The Concept of Numerical Aperture for Obejectives and Condensers
Source

Other factors

Now, as we have mentioned earlier, aside from the numerical aperture of the condenser and the objective lens, as well as the light wavelength of the light from the illuminator, there are other factors that affect how resolved the microscope can be. 

For one thing, all of the optical components of the microscope must be perfectly aligned and working together harmoniously. Even better, the microscope should have some capability when it comes to correcting aberrations and image distortions.

Even the specimen somewhat determines how well its magnified image can be resolved. For the best results, the specimen should be in good quality, its contrast and pigmentation should be high, and its density should be low.

Therefore…

Taking everything into consideration, we can say that:

High numerical aperture (NA) + short wavelength (nm) = high resolution

This is true regardless of whether the magnification is high or low, but what’s important to remember is the more you increase the magnification level, you should also increase the numerical aperture and use a shorter light wavelength if you want to maintain the resolution.

Some of the many ways this can be achieved is by using better quality lenses, such as oil immersion objective lenses with a high refractive index, as well as using light sources with shorter wavelengths, such as ultraviolet light, X-rays, and gamma rays.

What microscope should you use?

As you have probably inferred from everything we have discussed so far, there’s only so much you can do to control the numerical aperture and the light source of a microscope. While there are adjustment knobs that give you some leeway, those only work up to a certain point.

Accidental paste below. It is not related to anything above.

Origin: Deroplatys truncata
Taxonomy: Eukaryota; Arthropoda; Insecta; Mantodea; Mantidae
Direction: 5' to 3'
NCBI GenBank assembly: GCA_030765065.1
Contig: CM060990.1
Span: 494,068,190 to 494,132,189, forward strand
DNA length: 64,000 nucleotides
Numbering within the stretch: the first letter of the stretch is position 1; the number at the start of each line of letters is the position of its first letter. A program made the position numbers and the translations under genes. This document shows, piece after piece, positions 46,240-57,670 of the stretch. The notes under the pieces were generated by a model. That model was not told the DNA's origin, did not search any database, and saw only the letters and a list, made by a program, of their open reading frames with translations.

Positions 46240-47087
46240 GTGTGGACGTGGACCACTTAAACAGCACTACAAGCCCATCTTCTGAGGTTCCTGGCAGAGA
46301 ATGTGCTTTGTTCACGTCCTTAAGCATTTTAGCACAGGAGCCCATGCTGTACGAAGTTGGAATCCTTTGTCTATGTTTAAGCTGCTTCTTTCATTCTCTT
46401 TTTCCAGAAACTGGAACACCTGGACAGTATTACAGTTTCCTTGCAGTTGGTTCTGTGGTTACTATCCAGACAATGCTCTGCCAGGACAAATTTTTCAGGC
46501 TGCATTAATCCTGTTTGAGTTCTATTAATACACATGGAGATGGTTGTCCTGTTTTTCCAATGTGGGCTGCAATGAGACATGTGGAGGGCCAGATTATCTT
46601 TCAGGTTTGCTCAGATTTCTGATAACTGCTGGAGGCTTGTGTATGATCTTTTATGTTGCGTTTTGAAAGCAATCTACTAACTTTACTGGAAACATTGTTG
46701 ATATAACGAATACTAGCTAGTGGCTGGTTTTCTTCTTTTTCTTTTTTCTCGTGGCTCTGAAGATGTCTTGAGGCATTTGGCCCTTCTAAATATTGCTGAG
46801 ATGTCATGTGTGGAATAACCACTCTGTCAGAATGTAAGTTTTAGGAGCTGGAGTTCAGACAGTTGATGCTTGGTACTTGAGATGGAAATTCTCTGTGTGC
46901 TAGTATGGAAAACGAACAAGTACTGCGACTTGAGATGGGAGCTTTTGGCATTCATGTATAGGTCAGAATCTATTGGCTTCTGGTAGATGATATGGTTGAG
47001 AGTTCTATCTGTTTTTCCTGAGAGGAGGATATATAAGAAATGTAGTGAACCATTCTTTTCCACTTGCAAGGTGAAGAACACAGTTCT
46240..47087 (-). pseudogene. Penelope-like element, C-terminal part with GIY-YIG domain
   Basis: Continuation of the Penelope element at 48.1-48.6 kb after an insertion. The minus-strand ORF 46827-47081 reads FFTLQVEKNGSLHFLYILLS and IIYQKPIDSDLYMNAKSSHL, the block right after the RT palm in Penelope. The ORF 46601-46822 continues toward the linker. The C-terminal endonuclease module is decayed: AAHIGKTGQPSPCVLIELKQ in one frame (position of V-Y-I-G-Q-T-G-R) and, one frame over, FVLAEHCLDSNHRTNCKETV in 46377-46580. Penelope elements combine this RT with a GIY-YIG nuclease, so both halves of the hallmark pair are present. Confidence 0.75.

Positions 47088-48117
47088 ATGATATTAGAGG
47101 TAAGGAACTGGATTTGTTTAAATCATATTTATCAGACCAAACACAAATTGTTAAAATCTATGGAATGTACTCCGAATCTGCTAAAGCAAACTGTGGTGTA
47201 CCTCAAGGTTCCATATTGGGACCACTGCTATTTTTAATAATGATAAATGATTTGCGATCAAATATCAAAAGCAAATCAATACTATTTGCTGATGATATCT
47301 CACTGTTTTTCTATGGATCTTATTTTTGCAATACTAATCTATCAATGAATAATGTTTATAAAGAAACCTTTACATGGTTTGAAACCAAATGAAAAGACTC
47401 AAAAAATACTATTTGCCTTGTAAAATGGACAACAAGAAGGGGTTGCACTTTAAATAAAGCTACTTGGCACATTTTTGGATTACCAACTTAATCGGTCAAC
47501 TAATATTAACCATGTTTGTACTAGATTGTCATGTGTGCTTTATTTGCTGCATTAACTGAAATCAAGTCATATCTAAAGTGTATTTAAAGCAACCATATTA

This is why it’s important that you use the correct type of microscope for your specimen to begin with. This is because different types of microscopes have different capabilities in terms of magnification and image resolution.

Compound microscopes

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Most, if not all, compound light microscopes utilize a conventional light source such as halogen, incandescent, and LED bulbs, and even mirrors. All these illuminators only have the capacity to produce visible light. As such, compound microscopes only have a resolution of around 1.2 nanometers, similar to a confocal microscope. 

The problem is that when a specimen (or parts of a specimen) has a density of more than 200 nanometers, visible light is not enough to produce an image with enough detail and clarity. Even if you use a high end compound light microscope with oil immersion lenses, there’s only so much it can do once you reach its maximum magnification level.

Electron microscopes

As a point of comparison, dissecting microscopes only have a resolution of 120 nanometers, whereas electron microscopes range from 10 to 0.2 nanometers, depending on whether you use a scanning electron microscope (SEM) or a transmission electron microscope (TEM).

These electron microscopes do not use conventional light to magnify the specimen, rather, a beam of supercharged electrons is what does the job. Electron microscopes are what can give you the most detailed specimen images possible.